It’s always great getting an insight into these authors via the interview platform. This one of course was great because of the authors love of travel. Something in common is always a great way to start.
It’s always a pleasure to meet someone who loves to travel. Do you have a favorite place? For me, it’s hard to choose, but I have to say Botswana, the landscape, the people, and the amazing animals was a once in a lifetime experience.
I think I’d really enjoy this story. I’m a former journalist and I closely follow the struggle of newspapers to survive. And I visit Denver pretty frequently where one of the two daily newspapers has folded and the other has shrunk pretty significantly.
Many years ago, I worked at a newspaper and I loved it. However, it was sad to see how it kept dwindling in size and prestige. I’m a firm believer in the power of the press, but it’s hard to see small and medium-sized papers surviving.
The Great Gatsby is one of my favorite books as well. I agree, you have a wonderful partner! Best of luck with the book – the cover is awesome! (happy vacation Jeri!)
Thanks so much!
The plot sounds intriguing …. Well, I guess an alternative sexuality is always interesting… Nevertheless, I am not sure if I should have used the adjective “alternative”, at least legally speaking, judging for the last achievements in USA as to equal marriage…. (wait… should I use the word “equal” here… ?)…
Well timed interview!… I much enjoyed the reading and I particularly liked the author’s answer to question number 2… All my best wishes, dear Jeri. Aquileana 😀
It was wonderful to hear the news about marriage last week. I live in London now, but I had my fingers crossed. Many countries are legalizing it and I was wowed when Ireland did so recently since they are a Catholic country. Exciting times.
I absolutely love the idea of the 50 year challenge. It makes me want to do something like that myself.
As far as the one note from your teacher inspiring you to be a writer- that just goes to show the real value in good teachers. That teacher probably has no clue all that has been created because of their single comment.
The 50 Year Project really helps me keep centered on the good stuff in life. And it’s fun to do the planning. If you start a project I wish you the best of luck.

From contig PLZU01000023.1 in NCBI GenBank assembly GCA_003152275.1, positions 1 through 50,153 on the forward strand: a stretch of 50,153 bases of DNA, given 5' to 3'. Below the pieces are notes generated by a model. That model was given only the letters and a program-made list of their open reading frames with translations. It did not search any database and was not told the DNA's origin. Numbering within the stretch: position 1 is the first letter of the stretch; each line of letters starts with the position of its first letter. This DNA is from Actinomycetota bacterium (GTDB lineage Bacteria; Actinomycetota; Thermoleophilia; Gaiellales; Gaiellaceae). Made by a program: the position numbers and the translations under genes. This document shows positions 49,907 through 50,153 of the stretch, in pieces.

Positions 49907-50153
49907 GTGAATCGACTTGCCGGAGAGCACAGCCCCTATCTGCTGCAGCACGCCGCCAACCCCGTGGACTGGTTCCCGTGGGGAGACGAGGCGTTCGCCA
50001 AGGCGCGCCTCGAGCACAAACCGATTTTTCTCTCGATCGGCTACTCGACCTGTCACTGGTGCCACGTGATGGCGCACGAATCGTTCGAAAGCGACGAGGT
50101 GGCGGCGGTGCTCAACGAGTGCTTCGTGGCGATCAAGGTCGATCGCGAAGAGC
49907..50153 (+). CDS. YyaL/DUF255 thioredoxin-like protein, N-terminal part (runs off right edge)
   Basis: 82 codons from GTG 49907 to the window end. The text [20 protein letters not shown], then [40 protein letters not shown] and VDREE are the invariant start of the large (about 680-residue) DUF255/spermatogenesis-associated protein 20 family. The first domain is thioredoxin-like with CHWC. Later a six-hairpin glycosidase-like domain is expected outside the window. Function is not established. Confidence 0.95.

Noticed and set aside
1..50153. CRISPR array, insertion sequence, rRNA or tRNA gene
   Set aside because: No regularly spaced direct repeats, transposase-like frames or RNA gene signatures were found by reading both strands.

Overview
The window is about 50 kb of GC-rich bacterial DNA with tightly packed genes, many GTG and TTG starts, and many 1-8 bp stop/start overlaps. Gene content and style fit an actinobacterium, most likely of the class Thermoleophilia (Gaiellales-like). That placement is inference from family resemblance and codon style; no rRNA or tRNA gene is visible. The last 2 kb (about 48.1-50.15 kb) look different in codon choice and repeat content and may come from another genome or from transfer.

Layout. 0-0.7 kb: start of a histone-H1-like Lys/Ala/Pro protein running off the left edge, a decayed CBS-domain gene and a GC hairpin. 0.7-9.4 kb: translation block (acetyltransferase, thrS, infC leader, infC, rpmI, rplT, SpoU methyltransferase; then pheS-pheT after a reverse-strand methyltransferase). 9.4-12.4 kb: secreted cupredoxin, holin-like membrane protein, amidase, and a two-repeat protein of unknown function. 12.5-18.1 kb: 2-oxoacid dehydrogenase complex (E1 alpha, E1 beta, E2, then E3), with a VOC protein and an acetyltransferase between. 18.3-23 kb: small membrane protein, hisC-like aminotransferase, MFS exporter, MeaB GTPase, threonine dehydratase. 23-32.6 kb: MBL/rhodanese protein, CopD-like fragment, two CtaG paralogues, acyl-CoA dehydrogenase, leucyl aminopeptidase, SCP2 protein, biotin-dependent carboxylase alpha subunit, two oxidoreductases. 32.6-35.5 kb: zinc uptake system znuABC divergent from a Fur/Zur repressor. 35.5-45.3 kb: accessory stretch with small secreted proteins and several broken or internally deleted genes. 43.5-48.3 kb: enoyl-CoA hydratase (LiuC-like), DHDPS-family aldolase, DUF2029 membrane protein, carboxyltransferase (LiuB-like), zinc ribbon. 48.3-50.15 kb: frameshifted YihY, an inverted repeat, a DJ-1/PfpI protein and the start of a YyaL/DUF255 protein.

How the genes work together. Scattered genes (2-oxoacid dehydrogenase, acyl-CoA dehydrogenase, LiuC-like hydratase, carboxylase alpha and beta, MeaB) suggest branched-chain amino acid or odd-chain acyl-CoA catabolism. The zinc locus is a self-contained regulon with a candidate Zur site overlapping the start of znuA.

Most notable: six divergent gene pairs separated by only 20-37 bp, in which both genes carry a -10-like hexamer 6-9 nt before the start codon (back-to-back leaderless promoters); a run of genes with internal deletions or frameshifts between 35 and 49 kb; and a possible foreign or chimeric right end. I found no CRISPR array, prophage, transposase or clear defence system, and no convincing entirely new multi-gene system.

As for my teacher, the sad thing is I can’t even remember her name it was so long ago, but I’ll always remember the note. When I close my eyes today I can still picture it. Good teachers don’t get enough praise. They do so much and play a vital role in society.
T.B., I love your 50-year challenge. Is “my challenge to visit 192 countries” based on an inclusive list of all the countries? It’s hard to keep up on the numbers of how many there are, and some use different methods of counting. I just wondered if you want to go see them ALL?! 🙂
I settled on 192 because at the time, the UN recognized 192 countries. I think the number is up to 193, but I haven’t made the change in my goal just yet. And yes, I would love to visit them all. Only time will tell if I succeed.
I love learning anything & everything about writing.
It lets me know I’m not alone in this crazy world.
Love the cover of your book, TB! I’d like that tattoo!
this is interesting: *** My 50 Year Project chronicles my challenge to visit 192 countries, read 1001 books, and to watch AFI’s top 100 movies***
Besides The Great Gatsby, what other books kicked your ass?
How about Great Movies.
What has been your all time fave. country?
I’m SOOO nosy!
Thanks, Jeri. You continually inspire!! xx
From my list, my favorite books so far have been: Cannery Row, Dracula, Frankenstein, All Quiet on the Western Front, The House of the Seven Gables, Mrs. Dalloway, Great Expectations, The Bell Jar, and Tipping the Velvet.
And the movies: Pulp Fiction, Goodfellas, Toy Story, The Apartment, and Bringing Up Baby